Breaking Down the Gallardo Options and the Likely Outcome | NBC 5 Dallas-Fort Worth
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Breaking Down the Gallardo Options and the Likely Outcome

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    NEWSLETTERS

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    ARLINGTON, TX - SEPTEMBER 30: Yovani Gallardo #49 of the Texas Rangers throws against the Detroit Tigers in the first inning at Globe Life Park in Arlington on September 30, 2015 in Arlington, Texas. (Photo by Ronald Martinez/Getty Images)

    When the World Series ends and the baseball offseason begins, there's going to be one key question the Texas Rangers will be waiting on an answer for, and it's what is going to happen on the Yovani Gallardo front.

    The longtime Fort Worth resident, who attended Trimble Tech High School, talked time and time again this year about how great it was to pitch in Arlington for the team he grew up supporting. And not only did he pitch for the Rangers in 2015 after being acquired in the winter from Milwaukee to solidify the Rangers' rotation, he put together a career year.

    It was especially rare to see because Gallardo had spent his whole career in the National League — traditionally more pitcher friendly — before coming to the American League and the designated hitter and putting up a career-best ERA of 3.42. Look at what guys like Ryan Dempster and Matt Garza did when they came here from the NL, where they were among the senior circuit's elite. They fell flat on their faces.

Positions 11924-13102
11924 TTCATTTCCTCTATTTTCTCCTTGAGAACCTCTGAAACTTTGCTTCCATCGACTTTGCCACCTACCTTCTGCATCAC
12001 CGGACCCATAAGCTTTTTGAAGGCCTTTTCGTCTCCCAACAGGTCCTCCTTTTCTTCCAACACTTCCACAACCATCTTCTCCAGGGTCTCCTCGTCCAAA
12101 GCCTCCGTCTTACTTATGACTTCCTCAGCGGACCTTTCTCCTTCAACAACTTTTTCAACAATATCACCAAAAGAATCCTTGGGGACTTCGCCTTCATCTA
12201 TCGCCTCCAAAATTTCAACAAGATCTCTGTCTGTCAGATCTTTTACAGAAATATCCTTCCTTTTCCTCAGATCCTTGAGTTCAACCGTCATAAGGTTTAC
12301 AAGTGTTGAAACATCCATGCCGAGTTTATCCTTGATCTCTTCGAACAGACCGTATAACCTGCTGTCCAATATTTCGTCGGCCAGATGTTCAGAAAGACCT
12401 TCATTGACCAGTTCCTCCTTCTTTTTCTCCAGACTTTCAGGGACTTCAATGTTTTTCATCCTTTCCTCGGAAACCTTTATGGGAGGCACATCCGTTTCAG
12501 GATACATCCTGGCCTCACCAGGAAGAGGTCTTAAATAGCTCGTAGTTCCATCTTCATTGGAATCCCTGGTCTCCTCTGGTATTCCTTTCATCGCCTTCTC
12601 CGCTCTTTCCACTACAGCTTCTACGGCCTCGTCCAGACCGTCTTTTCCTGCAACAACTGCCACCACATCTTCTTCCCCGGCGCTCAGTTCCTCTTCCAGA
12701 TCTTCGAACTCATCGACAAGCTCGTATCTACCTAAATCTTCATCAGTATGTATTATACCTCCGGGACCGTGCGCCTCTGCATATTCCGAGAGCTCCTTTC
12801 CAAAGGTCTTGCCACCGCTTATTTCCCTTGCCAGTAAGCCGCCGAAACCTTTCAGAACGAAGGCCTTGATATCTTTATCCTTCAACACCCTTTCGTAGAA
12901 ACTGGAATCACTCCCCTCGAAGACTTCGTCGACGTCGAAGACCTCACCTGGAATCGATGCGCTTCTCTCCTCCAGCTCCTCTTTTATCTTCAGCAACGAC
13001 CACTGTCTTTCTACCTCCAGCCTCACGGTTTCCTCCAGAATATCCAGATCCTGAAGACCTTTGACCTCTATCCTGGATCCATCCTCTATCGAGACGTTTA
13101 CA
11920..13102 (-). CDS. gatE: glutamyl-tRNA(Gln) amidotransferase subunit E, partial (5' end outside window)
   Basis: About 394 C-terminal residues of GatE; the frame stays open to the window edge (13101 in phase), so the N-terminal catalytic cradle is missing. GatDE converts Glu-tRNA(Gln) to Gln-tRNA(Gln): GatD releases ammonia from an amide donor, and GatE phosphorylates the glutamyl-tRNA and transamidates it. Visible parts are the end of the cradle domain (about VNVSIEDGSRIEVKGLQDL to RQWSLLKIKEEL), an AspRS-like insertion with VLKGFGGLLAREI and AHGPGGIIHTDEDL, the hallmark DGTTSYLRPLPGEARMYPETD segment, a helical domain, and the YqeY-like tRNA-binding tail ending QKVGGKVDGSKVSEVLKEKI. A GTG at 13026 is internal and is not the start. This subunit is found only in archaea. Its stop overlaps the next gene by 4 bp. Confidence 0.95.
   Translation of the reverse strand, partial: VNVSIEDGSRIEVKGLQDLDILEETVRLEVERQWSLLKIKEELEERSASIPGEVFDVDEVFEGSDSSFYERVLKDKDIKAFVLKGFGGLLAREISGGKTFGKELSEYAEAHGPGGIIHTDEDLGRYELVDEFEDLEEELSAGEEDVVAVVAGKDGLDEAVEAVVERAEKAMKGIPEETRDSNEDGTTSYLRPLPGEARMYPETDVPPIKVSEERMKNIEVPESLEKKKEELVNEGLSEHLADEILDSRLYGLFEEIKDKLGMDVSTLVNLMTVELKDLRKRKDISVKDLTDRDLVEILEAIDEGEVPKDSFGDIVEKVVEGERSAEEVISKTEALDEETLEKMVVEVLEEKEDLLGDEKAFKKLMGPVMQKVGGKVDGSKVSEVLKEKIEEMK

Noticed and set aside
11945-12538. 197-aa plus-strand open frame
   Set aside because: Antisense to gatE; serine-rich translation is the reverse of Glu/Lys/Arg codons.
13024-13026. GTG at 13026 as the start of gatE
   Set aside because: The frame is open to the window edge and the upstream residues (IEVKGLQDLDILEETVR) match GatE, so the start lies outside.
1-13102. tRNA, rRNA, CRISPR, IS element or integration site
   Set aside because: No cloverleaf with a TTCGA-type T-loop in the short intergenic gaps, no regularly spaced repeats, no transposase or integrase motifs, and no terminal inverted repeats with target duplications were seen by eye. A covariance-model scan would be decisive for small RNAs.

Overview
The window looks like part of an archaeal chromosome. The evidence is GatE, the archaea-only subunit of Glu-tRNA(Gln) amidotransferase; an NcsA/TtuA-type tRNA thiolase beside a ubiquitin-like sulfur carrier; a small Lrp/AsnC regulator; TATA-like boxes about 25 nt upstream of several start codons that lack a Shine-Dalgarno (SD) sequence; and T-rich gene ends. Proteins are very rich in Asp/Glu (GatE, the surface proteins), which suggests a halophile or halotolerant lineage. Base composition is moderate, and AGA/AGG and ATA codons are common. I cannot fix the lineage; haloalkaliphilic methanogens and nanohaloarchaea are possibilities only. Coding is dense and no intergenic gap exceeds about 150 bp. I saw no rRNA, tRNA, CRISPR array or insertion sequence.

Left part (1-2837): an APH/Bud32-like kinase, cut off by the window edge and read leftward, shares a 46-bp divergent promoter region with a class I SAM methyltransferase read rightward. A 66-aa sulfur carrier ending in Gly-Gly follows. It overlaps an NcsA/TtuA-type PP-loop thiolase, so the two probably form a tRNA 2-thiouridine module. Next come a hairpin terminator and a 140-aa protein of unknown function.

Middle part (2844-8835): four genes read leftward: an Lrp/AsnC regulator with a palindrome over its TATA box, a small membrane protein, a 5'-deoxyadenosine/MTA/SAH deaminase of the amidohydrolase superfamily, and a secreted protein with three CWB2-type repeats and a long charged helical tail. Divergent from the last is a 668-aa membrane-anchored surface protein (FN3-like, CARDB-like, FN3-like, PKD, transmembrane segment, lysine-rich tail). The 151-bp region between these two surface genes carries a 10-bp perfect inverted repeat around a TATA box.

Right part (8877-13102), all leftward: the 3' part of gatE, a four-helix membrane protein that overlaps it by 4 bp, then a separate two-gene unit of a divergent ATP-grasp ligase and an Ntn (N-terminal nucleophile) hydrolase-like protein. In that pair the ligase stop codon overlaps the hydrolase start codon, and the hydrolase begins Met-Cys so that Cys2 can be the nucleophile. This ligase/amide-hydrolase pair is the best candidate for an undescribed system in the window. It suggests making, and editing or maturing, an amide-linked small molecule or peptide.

Gallardo didn't, and now he's a free agent with the Rangers still clamoring for some pitching rotation depth. There's no question Gallardo will get a qualifying offer from the Rangers, which is set at $15.8 million for this year — a hefty pay day on a one-year deal for 2016.

    If Gallardo accepts that offer, he makes the Rangers' rotation pretty damn formidable as a No. 3 starter, which is what he was originally brought in to be last year. But he does it at a price and basically hinders the Rangers from making any other moves in free agency. It's a small risk for the Rangers, but not much of one.

    That's because Gallardo will most certainly get a nice market going for his services coming off his 2015 season. He's just 29 and will likely get a three- or four-year deal from some team out there for a lot more than the Rangers would be offering in the one-year qualifying offer. If that happens, and Gallardo leaves, the Rangers would then receive a first-round draft pick as compensation for losing him.

    That's the most likely outcome in the whole deal, but there's still a small chance Gallardo will be back in his hometown pitching in 2016.